Less than a month ago, Esmé Bianco of Game of Thrones also sued Manson, whose real name is Brian Warner, for sexual assault and sexual battery.
In the 16-page lawsuit, filed in Los Angeles Superior Court (read it here), his former assistant Ashley Walters claims that Manson regularly engaged in threatening behavior toward her, including “drug induced fits of rage.”
“During these drug binges, he threw dishes at Walters, threatened to commit suicide and even pushed her into a wall,” the lawsuit said.
He also repeatedly talked of abuse, telling her that “he had gotten away with raping women” and that he “routinely told” her that “he wanted to kill women he was involved with,” according to the lawsuit. On more than one occasion, according to the lawsuit, Walters snuck food and drinks into a bedroom for Evan Rachel Wood and Bianco, then his girlfriends, as they were afraid to leave the room. Walters claimed that she witnessed Manson “throw a prop skull so hard at Wood that it left a large raised welt in her stomach.”
On several occasions, according to the lawsuit, Manson forced her to stay up for 48 hours straight. “She was required to stand for 12 hours straight on a chair while taking pictures of him,” the lawsuit stated, and he “fed her cocaine to force her to stay awake.”
Walters also describes, in detail, situations when Manson encouraged friends to grope her, and other degrading behavior toward women. She also said that he “physically and verbally threatened her,” and terminated her employment in October 2011.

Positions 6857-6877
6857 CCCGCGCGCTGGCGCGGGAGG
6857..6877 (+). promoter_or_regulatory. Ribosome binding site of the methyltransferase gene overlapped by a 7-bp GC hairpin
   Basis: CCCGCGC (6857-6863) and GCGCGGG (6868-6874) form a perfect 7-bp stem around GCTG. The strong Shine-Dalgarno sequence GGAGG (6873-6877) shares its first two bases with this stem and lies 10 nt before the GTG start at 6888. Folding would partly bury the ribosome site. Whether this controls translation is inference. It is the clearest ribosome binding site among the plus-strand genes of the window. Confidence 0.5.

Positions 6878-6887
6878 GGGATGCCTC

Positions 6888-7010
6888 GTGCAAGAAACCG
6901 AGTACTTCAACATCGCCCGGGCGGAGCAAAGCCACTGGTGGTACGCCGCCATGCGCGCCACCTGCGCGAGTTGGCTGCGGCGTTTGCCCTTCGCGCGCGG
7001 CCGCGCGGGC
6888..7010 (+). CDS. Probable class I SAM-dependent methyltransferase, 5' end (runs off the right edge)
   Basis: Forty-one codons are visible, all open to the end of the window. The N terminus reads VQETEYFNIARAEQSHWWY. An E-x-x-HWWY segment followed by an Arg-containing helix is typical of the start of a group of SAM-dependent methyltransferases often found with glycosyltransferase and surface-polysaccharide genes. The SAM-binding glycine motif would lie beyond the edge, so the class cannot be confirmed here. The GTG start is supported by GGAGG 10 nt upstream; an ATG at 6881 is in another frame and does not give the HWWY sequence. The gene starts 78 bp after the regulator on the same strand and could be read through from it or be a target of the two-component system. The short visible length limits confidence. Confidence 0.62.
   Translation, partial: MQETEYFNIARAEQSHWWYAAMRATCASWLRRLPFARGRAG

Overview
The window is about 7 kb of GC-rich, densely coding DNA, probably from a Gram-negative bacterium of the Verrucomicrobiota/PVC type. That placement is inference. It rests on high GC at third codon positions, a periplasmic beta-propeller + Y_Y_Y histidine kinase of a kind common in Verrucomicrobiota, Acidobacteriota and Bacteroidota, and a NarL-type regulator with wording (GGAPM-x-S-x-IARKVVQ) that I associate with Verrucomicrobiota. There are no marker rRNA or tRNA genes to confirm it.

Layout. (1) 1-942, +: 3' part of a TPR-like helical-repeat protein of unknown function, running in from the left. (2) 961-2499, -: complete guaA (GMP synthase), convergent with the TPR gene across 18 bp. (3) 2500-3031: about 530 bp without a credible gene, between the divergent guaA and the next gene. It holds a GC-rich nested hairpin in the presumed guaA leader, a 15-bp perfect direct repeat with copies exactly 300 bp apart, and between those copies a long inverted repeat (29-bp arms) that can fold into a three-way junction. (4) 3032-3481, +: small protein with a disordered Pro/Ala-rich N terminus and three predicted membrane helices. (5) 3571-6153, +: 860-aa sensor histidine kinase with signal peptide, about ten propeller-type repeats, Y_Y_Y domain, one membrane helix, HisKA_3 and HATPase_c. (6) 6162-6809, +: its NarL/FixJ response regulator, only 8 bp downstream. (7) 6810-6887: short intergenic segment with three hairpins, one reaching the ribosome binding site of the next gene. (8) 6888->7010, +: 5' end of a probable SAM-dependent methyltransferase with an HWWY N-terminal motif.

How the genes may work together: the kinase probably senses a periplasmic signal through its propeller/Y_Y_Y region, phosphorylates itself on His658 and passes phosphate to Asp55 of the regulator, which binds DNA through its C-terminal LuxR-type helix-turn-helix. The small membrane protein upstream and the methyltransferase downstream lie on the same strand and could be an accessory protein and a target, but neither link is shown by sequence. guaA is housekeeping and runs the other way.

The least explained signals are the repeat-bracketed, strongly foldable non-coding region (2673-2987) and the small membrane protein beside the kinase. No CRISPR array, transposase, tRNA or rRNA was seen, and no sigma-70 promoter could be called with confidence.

A member of Manson’s team vehemently denied any accusations of assault.
After Bianco filed suit last month, his attorney Howard E. King called her allegations of abuse “provably false” and filed after demanding a financial settlement.
Walters’ lawsuit also names Manson’s label, Marilyn Manson Records, as a defendant. The Los Angeles Sheriff’s Department also is investigating abuse allegations against Manson made by multiple women. He was dropped by CAA, his label and from series roles after Wood detailed allegations of abuse, which he has denied.
In her lawsuit, Walters’ attorneys said that she did not discover her potential causes of action until the fall of 2020, when she was approached by other women accusers to share her experiences. It was during those meetings, the lawsuit stated, that Walters realized that “what she suffered during employment was not only traumatic, but unlawful.”
The lawsuit seeks back pay and lost wages, along with compensatory and punitive damages, as well as the use and possession of any explicit images of women obtained without their consent.